In addition, such standards would "open up electronic communications to a whole new class of shippers - that being the low-volume kind of shipper" that can't justify the costs associated with an electronic data interchange (EDI) system, Buccigross said. While EDI is ideally suited for the large shippers that do a hundred or more nominations a day, the EBB Internet is made to order for smaller shippers that do "fewer than half a dozen" per day.

Developing a standardized long-term purchase and sales contract, similar to the standardized contract that exists for short-term transactions, also will top GISB's agenda in the upcoming year, he noted. Industry has been clamoring for a standardized format for long-term contracts since last year. Now that GISB has finalized the contentious title-transfer tracking and intra-day nominations issues, "maybe we'll have more time to be able to look at that."

GISB also plans to work on developing standards that would require pipelines to use the Internet to "broadcast" OFOs and critical notices directly to affected shippers, Buccigross noted. Shippers no longer would have to search through pipelines' EBBs for notices that might affect them, he said, but rather would be notified by electronic mail. For further convenience, the E-mail could be hooked up to a beeper or some other "real-time" system to alert shippers about OFOs when they're out of their offices. The GISB task force exploring the issue will meet for the first time later this month, but still "I believe that's something that can be accomplished this year."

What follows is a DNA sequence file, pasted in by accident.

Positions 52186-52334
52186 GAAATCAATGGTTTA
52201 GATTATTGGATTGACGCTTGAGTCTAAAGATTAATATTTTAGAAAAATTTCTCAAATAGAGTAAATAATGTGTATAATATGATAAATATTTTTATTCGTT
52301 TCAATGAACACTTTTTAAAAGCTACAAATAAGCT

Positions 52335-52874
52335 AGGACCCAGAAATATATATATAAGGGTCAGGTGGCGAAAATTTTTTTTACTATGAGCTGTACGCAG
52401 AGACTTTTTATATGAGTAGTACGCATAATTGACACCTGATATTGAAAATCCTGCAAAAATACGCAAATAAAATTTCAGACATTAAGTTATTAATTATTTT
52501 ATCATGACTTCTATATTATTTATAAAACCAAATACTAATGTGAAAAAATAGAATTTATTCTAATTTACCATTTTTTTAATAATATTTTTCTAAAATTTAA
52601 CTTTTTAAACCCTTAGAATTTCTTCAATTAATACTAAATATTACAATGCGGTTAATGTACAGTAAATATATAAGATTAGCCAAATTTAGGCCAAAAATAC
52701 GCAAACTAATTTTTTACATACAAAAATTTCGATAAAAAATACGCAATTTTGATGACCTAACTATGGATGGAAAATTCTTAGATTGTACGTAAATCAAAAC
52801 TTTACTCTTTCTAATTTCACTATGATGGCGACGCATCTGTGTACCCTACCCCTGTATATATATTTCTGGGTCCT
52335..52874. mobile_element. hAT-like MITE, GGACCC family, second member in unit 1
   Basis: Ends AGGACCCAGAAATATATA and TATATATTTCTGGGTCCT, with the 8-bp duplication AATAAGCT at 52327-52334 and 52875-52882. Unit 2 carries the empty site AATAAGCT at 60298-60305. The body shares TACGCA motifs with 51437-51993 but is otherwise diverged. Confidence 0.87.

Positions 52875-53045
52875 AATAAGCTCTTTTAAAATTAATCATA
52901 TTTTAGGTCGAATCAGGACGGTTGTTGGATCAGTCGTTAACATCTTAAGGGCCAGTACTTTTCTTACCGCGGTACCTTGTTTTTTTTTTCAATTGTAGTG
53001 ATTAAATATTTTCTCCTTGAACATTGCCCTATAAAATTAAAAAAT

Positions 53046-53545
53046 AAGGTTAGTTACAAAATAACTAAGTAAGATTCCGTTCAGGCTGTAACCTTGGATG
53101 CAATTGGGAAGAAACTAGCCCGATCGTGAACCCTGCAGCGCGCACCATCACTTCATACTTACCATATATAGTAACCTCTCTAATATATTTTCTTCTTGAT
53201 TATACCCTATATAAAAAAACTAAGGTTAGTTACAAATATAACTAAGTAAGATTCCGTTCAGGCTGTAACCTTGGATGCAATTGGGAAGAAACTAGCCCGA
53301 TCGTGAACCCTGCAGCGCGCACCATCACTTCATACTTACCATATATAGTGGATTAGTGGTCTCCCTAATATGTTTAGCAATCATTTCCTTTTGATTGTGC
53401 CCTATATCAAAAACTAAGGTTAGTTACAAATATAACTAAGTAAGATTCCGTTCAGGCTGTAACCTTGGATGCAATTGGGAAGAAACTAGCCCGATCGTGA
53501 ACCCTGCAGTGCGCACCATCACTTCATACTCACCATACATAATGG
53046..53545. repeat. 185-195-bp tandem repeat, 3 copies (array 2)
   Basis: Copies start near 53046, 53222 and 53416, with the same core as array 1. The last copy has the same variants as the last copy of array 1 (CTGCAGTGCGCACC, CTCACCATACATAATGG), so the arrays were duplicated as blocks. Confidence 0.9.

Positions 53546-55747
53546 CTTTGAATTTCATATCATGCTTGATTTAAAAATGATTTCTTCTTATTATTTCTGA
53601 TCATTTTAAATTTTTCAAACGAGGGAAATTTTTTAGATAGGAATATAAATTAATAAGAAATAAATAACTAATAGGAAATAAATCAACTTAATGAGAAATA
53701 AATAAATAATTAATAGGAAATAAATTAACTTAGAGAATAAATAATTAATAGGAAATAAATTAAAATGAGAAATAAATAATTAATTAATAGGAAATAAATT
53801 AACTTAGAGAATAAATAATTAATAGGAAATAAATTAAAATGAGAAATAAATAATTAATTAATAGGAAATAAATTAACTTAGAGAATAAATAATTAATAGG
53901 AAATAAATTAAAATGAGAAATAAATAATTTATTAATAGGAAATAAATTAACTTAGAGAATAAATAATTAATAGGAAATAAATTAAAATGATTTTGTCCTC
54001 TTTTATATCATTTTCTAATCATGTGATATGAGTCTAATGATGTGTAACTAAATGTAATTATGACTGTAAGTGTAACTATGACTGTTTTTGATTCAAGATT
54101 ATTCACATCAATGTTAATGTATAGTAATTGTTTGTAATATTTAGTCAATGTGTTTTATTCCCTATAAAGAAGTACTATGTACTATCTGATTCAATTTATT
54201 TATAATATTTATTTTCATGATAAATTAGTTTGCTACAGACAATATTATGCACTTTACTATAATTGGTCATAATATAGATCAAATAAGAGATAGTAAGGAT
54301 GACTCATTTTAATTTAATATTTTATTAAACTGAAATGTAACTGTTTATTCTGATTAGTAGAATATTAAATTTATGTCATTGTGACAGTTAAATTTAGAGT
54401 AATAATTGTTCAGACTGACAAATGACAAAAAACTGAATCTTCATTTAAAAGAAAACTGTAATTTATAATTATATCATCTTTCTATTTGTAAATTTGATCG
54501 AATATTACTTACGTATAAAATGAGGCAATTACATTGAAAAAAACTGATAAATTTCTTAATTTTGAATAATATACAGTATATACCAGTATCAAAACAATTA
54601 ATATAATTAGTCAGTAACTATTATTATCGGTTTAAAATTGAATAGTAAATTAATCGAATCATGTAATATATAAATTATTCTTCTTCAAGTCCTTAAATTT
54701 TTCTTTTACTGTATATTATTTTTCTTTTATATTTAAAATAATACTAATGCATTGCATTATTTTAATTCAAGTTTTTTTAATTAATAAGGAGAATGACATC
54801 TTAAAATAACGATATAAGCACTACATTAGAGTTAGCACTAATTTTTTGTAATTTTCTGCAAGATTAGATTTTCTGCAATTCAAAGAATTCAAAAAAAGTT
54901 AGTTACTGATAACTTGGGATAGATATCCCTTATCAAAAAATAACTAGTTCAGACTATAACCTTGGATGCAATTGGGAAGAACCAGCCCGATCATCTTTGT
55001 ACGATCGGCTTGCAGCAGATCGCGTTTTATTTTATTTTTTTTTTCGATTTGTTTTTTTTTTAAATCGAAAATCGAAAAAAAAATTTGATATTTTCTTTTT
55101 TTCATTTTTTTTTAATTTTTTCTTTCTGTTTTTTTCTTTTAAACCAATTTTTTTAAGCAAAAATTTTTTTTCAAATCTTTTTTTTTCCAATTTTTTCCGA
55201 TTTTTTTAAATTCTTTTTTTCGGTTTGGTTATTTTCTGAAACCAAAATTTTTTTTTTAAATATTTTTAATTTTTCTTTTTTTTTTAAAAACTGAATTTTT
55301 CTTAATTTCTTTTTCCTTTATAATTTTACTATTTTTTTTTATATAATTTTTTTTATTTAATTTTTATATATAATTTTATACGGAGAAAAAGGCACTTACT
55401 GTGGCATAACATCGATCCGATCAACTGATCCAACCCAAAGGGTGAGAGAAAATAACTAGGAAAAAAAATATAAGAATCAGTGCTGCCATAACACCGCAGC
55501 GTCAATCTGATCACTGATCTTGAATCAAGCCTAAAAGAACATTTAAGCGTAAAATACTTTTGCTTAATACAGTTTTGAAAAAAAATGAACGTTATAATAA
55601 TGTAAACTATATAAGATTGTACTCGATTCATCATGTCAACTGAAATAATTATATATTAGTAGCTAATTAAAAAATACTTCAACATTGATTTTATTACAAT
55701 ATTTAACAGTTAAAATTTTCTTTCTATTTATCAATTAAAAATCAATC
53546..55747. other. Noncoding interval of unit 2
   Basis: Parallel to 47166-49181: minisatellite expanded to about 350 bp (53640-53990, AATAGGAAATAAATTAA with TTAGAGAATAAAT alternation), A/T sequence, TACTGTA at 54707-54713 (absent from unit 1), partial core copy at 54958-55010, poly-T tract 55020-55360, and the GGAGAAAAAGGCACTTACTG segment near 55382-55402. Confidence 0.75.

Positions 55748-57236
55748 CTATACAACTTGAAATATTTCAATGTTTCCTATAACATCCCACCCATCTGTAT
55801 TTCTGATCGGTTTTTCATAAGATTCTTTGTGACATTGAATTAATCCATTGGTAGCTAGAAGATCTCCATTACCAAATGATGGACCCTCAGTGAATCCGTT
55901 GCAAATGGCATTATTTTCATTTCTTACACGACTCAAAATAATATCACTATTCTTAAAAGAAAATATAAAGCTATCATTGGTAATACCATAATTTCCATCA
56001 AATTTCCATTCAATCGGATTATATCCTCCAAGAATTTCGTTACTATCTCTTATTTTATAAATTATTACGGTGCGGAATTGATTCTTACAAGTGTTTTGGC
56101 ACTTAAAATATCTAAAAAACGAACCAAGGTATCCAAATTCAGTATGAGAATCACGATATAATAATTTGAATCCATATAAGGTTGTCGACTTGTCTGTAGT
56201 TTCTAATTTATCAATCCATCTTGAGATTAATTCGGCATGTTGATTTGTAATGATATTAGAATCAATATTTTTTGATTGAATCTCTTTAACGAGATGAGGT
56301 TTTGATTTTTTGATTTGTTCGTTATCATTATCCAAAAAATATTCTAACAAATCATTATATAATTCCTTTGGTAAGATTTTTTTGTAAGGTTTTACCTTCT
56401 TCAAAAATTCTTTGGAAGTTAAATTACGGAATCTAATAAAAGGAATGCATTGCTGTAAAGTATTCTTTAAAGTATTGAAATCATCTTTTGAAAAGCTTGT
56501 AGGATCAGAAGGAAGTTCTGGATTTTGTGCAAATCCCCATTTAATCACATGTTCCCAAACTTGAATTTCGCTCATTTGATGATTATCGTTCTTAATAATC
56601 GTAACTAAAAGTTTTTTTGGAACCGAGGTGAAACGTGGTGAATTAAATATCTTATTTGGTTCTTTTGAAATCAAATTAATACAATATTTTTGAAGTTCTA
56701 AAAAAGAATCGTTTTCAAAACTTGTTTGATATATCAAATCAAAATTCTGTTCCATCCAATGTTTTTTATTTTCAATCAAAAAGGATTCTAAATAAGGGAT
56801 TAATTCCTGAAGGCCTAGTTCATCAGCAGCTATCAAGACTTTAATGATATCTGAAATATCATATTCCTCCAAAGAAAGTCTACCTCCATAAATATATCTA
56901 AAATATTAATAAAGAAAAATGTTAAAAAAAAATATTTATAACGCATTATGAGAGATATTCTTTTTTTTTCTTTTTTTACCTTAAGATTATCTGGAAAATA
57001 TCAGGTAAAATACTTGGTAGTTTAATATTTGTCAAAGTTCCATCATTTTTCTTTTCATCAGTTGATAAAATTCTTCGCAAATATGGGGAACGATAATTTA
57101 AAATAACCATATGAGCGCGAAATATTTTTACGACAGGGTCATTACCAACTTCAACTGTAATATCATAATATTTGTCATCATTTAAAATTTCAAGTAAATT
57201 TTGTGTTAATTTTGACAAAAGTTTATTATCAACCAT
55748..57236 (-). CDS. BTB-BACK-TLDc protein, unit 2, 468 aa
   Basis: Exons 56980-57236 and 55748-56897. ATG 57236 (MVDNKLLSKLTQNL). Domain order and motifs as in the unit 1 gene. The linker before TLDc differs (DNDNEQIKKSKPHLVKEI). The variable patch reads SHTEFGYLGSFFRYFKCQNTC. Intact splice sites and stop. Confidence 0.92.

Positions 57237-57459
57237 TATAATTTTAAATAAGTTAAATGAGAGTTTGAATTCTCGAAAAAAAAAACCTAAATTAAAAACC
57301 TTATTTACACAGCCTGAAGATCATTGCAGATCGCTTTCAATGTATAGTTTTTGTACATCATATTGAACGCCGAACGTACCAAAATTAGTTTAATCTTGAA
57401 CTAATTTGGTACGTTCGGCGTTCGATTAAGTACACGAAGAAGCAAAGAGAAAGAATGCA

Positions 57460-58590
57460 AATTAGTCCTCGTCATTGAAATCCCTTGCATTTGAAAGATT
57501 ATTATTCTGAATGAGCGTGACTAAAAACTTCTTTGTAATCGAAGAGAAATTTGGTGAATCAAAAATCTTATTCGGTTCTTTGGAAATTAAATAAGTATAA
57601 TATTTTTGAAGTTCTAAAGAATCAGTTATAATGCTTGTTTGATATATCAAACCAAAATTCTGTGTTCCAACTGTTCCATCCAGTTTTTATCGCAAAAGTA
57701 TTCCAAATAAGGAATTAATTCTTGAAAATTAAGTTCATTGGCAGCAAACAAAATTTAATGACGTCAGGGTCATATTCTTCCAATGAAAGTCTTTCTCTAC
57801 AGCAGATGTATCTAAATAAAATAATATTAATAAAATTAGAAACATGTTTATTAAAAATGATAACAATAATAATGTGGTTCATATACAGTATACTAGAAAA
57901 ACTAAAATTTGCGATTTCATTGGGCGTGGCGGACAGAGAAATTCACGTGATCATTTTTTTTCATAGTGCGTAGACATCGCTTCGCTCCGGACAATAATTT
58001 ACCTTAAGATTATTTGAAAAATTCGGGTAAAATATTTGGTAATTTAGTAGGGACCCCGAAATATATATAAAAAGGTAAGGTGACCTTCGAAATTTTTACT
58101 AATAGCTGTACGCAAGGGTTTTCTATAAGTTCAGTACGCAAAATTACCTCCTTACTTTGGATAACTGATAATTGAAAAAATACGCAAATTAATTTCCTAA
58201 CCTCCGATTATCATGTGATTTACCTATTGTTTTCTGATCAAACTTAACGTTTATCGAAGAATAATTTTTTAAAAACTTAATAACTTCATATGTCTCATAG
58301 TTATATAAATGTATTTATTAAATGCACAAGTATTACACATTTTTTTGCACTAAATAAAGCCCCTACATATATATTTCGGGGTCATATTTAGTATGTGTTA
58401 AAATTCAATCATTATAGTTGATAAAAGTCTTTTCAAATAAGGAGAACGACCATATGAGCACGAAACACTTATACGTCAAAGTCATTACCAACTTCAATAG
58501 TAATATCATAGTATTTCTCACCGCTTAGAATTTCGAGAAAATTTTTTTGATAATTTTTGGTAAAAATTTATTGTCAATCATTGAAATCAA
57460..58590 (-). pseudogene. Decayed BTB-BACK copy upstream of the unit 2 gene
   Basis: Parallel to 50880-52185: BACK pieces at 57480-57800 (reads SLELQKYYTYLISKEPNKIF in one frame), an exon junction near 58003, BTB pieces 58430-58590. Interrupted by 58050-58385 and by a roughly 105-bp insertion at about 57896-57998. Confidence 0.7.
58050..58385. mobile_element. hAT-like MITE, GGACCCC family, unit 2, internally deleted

Likewise, Buccigross has "every confidence" that standards for cross-contract ranking will be a reality by the end of the year. These would allow shippers that have "multiple contracts on a pipeline to rank their nominations, their gas flow across those contracts, so in a situation where there's not enough [capacity], they'll be able to say 'keep this one [contract] whole and have this take the swing."

He's equally optimistic about standards for the trading of imbalances by shippers on pipelines. "This will be standardized. They'll be datasets. You'll be able to do it electronically," Buccigross said. "So if I'm running a positive imbalance and you're running a negative imbalance, and it's coming to the end of the accounting period...we can come together and basically trade them so that in a perfect world we would both come up zero, but in reality we'll both be able to minimize our imbalances."

Susan Parker